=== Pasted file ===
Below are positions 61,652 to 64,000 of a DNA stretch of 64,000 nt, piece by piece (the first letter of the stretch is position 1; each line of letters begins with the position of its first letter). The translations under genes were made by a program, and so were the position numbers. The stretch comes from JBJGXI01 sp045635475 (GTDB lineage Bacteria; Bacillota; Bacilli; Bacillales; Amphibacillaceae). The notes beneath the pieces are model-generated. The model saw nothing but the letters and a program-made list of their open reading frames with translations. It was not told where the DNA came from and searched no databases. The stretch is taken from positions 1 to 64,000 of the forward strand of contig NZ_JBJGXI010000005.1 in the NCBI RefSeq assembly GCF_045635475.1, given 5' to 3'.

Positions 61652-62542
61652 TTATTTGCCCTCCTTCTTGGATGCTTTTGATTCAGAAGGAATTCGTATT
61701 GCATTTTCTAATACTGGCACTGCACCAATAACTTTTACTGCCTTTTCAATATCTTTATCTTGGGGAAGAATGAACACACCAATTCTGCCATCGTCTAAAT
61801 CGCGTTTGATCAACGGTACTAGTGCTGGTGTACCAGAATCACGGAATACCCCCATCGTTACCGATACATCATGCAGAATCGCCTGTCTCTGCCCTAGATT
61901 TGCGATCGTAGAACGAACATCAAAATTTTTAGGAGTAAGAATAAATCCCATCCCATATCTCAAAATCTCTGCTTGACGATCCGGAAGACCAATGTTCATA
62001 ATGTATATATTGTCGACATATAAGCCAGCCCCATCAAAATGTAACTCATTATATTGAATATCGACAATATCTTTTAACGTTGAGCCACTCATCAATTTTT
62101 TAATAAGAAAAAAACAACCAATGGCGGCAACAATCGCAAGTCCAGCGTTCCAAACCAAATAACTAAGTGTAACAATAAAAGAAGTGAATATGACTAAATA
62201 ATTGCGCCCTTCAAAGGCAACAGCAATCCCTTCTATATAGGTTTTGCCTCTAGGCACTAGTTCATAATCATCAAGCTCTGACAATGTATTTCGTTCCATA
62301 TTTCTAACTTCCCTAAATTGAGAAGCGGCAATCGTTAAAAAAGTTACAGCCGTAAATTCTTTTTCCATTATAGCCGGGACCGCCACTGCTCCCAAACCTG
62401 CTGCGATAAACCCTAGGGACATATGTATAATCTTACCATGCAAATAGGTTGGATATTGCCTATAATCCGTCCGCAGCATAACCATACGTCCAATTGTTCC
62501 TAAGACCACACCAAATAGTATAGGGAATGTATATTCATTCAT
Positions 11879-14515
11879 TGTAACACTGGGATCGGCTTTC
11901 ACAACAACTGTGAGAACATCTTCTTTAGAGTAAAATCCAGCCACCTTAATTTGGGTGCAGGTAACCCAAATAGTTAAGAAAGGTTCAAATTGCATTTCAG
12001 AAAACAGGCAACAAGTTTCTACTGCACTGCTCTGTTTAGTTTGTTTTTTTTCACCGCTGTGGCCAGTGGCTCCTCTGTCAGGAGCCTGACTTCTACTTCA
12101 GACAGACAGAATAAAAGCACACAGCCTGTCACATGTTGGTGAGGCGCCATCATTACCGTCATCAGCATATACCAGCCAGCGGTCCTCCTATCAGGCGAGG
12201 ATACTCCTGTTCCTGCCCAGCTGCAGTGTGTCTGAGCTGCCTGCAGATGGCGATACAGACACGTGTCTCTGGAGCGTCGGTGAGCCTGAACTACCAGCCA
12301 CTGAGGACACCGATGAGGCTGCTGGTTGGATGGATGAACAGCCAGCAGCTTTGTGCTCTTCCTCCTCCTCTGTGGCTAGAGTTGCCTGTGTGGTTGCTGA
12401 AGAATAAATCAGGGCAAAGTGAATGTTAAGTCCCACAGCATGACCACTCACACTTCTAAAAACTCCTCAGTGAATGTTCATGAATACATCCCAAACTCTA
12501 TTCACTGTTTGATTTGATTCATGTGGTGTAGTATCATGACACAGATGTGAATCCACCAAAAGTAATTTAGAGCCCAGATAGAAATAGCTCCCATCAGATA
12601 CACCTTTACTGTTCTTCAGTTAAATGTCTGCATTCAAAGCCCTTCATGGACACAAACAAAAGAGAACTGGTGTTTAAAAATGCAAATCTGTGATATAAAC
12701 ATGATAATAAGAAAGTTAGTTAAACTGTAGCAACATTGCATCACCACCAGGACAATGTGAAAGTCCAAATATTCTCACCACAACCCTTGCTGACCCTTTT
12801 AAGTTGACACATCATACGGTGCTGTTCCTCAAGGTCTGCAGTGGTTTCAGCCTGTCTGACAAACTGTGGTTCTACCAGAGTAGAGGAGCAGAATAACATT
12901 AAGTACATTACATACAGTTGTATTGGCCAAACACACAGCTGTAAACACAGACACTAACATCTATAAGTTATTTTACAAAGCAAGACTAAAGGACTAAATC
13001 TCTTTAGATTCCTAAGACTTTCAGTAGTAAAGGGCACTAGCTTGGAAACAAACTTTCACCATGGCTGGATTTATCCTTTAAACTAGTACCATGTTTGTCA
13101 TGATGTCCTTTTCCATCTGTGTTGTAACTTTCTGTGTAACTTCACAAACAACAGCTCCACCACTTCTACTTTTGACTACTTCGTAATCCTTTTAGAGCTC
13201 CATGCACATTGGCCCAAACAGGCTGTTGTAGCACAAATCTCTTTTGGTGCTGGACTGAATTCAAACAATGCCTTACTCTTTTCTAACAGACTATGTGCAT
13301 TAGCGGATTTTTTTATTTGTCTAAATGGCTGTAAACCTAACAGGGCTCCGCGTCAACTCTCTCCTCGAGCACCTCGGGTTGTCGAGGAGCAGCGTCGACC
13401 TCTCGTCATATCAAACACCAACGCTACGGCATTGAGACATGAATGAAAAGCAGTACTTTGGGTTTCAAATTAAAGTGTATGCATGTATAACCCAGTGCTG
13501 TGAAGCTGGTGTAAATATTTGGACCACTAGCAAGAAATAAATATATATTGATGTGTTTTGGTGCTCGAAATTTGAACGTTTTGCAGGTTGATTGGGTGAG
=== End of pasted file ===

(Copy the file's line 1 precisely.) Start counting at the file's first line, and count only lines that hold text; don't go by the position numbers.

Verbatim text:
Below are positions 61,652 to 64,000 of a DNA stretch of 64,000 nt, piece by piece (the first letter of the stretch is position 1; each line of letters begins with the position of its first letter). The translations under genes were made by a program, and so were the position numbers. The stretch comes from JBJGXI01 sp045635475 (GTDB lineage Bacteria; Bacillota; Bacilli; Bacillales; Amphibacillaceae). The notes beneath the pieces are model-generated. The model saw nothing but the letters and a program-made list of their open reading frames with translations. It was not told where the DNA came from and searched no databases. The stretch is taken from positions 1 to 64,000 of the forward strand of contig NZ_JBJGXI010000005.1 in the NCBI RefSeq assembly GCF_045635475.1, given 5' to 3'.